The Black Duck Incident
In observance of my 1000th post, it seems appropriate to tell another chapter of “As The Impeller Turns”.
Usual apologies go out to those who can’t stand the long tales. Then again, I am probably on their ignore list by now anyway. For the other three of you, here goes…
This one has been in my mind’s eye for a while now. I specifically wanted to write this tale because I see many posts from new sledders in general, and want to let my lesson perhaps serve as a bit of education for them and others...
It happened one December morning several years ago. Much like the conditions of today, it had been dry for a spell and the Sandy had been pretty low. Then there had been some rain, and the river had come up. The freezing level lowered, and as experienced Sandyites know, that means the river drops and quickly becomes fishable. In short, conditions ripe for slaying some chrome “slime rockets” (I like that term too, fishbait!).
Well, not Donny, not Formerly, certainly not little red sled, nor reeldick could get away on short notice on a Wednesday morning. But Dick I could. YES!! Although Dick I still had his “Fast Bob” (aka Rapid Robert) driftboat at the time, I convinced him that we should take my sled because there were hot reports of fish in the lower Sandy. “Chasing Rainbows” yet again.
By the way, it has occurred to me the ironicy (Hogmaster likes to make up words) of calling a trip like this a chasing rainbows trip. “Chasing Rainbows” actually was a term that a friend and I came up with as young bucks falling for “hot tips” from other hunters when chasing the same and didn’t even have anything to do with fishing. It has no specific meaning to the metalheads we were targeting other than we were again following someones can’t miss information.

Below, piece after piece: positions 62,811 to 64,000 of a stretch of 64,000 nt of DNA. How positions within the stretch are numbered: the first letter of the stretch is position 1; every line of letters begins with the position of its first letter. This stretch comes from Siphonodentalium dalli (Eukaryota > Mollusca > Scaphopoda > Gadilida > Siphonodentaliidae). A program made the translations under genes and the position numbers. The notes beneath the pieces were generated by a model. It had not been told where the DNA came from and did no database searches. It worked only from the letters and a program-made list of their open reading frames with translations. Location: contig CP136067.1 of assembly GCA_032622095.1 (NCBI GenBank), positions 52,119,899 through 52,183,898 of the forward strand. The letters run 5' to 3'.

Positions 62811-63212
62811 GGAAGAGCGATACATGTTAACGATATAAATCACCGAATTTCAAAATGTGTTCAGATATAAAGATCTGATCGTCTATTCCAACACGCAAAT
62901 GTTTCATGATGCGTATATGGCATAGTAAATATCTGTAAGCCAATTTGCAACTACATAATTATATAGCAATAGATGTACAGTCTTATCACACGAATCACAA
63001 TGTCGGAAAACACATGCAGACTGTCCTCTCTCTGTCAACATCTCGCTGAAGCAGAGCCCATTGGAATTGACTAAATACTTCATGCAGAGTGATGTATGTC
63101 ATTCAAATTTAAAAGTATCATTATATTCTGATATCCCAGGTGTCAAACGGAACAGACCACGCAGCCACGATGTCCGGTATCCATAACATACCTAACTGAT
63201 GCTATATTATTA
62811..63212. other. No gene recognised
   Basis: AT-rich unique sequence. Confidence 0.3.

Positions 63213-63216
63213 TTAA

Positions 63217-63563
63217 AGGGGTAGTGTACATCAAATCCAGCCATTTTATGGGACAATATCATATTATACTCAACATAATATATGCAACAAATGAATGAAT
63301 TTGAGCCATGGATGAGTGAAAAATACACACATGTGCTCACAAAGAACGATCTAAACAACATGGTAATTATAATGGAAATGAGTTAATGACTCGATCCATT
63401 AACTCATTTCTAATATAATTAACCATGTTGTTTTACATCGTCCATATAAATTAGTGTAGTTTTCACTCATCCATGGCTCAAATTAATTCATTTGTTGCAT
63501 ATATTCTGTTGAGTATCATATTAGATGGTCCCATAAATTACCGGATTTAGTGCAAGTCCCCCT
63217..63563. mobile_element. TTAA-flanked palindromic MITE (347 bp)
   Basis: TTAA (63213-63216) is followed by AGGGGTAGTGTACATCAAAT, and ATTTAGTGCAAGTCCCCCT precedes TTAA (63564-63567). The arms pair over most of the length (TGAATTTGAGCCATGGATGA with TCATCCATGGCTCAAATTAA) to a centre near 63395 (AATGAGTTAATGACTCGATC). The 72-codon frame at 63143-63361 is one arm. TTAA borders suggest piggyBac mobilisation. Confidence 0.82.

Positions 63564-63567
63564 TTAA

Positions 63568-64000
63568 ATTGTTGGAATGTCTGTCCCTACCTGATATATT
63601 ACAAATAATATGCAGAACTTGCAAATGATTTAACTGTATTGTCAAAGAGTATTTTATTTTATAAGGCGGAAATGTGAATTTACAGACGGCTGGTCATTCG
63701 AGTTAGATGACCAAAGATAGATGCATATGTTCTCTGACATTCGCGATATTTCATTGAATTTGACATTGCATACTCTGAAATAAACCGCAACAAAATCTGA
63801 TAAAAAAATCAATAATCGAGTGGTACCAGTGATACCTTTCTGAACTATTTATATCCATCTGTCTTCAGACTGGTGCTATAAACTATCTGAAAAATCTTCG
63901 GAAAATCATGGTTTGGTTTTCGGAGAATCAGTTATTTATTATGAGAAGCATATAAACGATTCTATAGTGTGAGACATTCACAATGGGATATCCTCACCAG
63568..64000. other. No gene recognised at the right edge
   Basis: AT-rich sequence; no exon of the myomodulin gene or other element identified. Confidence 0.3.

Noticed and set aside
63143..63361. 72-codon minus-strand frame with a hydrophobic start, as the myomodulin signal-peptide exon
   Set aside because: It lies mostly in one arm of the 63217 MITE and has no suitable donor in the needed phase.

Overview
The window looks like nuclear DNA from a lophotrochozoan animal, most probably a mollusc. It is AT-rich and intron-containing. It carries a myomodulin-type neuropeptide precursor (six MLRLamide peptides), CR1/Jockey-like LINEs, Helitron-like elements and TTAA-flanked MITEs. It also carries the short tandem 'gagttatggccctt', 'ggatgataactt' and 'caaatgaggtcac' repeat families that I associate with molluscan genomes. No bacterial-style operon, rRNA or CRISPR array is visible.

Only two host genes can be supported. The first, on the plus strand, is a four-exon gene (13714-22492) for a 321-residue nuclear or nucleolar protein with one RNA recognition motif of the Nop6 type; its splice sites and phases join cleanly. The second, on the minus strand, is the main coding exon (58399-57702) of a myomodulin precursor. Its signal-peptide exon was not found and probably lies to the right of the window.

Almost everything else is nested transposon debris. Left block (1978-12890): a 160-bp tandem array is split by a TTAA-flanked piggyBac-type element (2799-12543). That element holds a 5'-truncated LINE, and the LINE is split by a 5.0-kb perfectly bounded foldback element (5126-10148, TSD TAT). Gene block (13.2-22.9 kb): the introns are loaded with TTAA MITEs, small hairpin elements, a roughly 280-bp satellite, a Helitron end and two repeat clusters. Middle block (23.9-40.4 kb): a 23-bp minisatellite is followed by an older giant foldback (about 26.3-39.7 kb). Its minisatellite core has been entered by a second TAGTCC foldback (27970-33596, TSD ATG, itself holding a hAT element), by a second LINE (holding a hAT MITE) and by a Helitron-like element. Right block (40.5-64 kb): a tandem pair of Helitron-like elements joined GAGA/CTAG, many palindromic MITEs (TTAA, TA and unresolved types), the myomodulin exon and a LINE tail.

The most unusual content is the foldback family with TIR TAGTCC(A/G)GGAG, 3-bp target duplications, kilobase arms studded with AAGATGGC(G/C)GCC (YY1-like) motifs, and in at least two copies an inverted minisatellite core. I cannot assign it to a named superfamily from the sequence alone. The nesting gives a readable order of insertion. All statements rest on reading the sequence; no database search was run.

But there I go again digressing. Sorry. Back to the story.
We met early, right at first light, to put in at Lewis and Clark State Park. When we did, it was a pleasant surprise to see no other trailers in the lot. Few fishermen to have to compete with we thought. Hmmmm… Must be because it was a workday, thought us. Cool.
The morning was particularly gray and dreary. There was no wind, but it was just above freezing dampness penetrating our very souls as we organized our gear at the ramp after launching. We chatted about where we wanted to fish, and decided we would go right up to the Stark Street bridge motor deadline and work our way back since we had the river to ourselves.
I started the 100 horse jet on the Red Sled and soon we were flying at warp speed on step upriver. That is when I realized the first of my tactical errors. You see, I am slightly nearsighted with one of those astigmiethingies, so I usually wear glasses when I drive or want to see long distances. (At the risk of another digression it scares me to death that I purposely took and passed my driver’s test without wearing glasses. There must be some real blind folks steering vehicles out there!) Anyway, the tactical error was associated with the dim light near fog conditions that were accompanied by a slight but continual drizzle. As we flew up the river, that drizzle caused a spotted raindrop effect on the glasses and visual acuity was definitely hampered. I should have stopped and taken them off.